How the Debate Team Adapts to 2020

Junior+Shreya+Nagunuri+poses+after+a+debate+competition

Junior Shreya Nagunuri poses after a debate competition

In one of the most volatile times in history and coming out of possibly the four most divisive years in politics, the debate team is keeping the art of the argument alive and well.

As COVID-19 dismantled the entire educational system, GBHS’s debate team has been adapting and thriving in their new surroundings.

Junior Shreya Nagunuri has been doing debate for 5 years now and is finding success in learning in her new environment.

“Right now, the debate team is practicing through Discord and Zoom,” Nagunuri said. “I don’t think it is difficult to practice when some students are at school and some are at home since we are all sitting on Zoom so everything is pretty much the same if we were all at home.”

For many, this time online has been a blessing in disguise. 

“We have actually gone to a lot of competitions during COVID since now we can attend national tournaments virtually, and we don’t have to pay for travel expenses,” Nagunuri said.

Since the debate team can attend twice as many tournaments, many of the students have seen improvements in their debating skills and feel more flexible as debaters.

“My experience of improving my skills has been catalyzed by the pandemic, contrary to what one may think,” senior and team captain Kavya Krishnan said. “I truly believe this is the year I progressed the most and acquired the most knowledge.”

Furthermore, in a year that has become highly politicized, there seems to be new energy surrounding the art of debating. Whether this energy gets more students interested in starting a discussion through debating or scares away those avoiding conflict in these sensitive times is uncertain.

“I personally am more passionate about issues I am debating since I can now see the impact that it has on society, but I do think that passion makes people more wary about these high school debates because they are tired of the tension and polarization that has somehow become normalized in politics,” Nagunuri said.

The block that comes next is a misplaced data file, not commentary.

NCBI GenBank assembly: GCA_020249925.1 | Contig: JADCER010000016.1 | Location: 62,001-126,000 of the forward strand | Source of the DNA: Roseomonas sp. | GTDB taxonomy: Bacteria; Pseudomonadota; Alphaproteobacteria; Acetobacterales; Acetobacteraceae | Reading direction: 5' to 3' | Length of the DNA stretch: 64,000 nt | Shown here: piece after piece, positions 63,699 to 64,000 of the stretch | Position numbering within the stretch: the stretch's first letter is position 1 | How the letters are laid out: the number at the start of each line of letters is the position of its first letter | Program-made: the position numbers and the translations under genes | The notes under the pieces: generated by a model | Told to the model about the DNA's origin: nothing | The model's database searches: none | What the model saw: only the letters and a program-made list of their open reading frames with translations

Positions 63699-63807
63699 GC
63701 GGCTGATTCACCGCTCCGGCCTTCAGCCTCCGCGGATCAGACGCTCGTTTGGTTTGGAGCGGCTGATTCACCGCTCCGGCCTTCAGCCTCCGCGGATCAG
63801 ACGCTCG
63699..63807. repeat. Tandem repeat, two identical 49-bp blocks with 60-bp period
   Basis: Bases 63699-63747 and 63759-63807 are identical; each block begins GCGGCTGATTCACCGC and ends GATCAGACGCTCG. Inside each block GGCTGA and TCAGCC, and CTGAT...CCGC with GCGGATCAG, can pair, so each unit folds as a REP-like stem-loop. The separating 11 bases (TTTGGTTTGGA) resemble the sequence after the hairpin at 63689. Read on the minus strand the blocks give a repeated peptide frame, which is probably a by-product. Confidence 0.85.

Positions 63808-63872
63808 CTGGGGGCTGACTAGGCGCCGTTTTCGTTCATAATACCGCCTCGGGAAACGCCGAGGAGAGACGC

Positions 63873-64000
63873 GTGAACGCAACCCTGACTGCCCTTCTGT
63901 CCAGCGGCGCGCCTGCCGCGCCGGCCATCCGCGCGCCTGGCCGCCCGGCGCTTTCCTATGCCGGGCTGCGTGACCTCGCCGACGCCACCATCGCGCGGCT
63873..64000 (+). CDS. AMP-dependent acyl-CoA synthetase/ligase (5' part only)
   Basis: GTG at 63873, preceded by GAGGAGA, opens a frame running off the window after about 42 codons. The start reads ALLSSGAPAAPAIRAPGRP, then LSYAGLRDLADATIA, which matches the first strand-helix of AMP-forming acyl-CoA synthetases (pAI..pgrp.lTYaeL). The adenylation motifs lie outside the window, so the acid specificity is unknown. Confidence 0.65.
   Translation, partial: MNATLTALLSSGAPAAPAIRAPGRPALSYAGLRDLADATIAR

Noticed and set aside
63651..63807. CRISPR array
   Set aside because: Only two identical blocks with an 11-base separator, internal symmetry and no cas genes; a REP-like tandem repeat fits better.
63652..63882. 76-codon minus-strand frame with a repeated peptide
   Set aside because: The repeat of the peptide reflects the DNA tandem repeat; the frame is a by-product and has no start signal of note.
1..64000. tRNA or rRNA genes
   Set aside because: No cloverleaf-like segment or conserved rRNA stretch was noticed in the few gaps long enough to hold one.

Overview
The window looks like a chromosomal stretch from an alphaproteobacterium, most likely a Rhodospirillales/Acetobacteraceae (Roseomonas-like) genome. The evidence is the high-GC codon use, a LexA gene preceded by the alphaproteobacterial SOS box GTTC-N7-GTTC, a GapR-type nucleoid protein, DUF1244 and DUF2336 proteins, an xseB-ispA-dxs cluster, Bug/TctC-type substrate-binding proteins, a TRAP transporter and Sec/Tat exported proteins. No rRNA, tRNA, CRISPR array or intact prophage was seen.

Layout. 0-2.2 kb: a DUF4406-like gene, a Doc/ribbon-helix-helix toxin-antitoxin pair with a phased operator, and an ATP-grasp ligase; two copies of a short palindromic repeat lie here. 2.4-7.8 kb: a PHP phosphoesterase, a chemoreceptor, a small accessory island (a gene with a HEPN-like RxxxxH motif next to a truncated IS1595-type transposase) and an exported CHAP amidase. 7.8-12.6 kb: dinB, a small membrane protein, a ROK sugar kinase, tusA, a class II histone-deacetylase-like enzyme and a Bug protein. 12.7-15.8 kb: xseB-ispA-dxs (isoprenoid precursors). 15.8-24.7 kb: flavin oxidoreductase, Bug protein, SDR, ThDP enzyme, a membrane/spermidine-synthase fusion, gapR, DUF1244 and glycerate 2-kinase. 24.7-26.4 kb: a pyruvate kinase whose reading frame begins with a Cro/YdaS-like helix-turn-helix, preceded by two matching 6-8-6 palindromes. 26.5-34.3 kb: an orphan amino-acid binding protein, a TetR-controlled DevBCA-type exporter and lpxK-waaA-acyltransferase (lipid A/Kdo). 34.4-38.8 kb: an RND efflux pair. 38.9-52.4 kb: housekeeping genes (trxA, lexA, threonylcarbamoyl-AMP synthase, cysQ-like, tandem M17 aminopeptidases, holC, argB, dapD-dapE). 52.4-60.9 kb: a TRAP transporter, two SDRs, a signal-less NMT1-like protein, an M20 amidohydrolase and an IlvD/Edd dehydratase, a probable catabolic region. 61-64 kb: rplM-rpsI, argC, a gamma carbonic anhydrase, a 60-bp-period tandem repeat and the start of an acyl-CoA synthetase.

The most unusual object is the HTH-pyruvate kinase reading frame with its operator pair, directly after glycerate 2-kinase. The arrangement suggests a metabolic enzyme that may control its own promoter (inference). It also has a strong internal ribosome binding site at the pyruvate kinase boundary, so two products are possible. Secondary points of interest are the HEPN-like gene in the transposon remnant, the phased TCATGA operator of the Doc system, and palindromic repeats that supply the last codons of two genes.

Additionally, the format of a debate competition, where a student may not be arguing for their personal beliefs, can lead to a greater sense of perspective and empathy. 

“Many times people end up debating for a side they might not personally believe in,” Krishnan said. “Though this is difficult, it allows debaters to see the reasoning of other viewpoints and can even come to relate with some areas of discussion.”

Things are not all perfect as the debate still faces online challenges.

“Our team has had to adjust during competitions and learn how to communicate with judges and opponents using technology to ensure a smooth round,” Krishnan said. 

In line with the common theme of 2020 is the decrease of human interaction that the pandemic has brought.

“The downside to [the pandemic] is that the human interaction that’s really important for speech and debate is greatly reduced, both in and out of rounds,” junior Suraj Parikh said.

Like anything during this historic moment in our history, it takes time to adapt to the new normal.  

So while the world slowly descends into further chaos, the debate team can find comfort knowing that there will always be something to argue about. In the face of conflict, these debates have flourished and will continue to push the conversation forward, even if just by an inch.

“The current political situation has made our debates a lot more genuine in a lot of ways,” said Parikh. “The increased political awareness that young people have in general allows them to make better and more creative arguments.”

 

 

 

 

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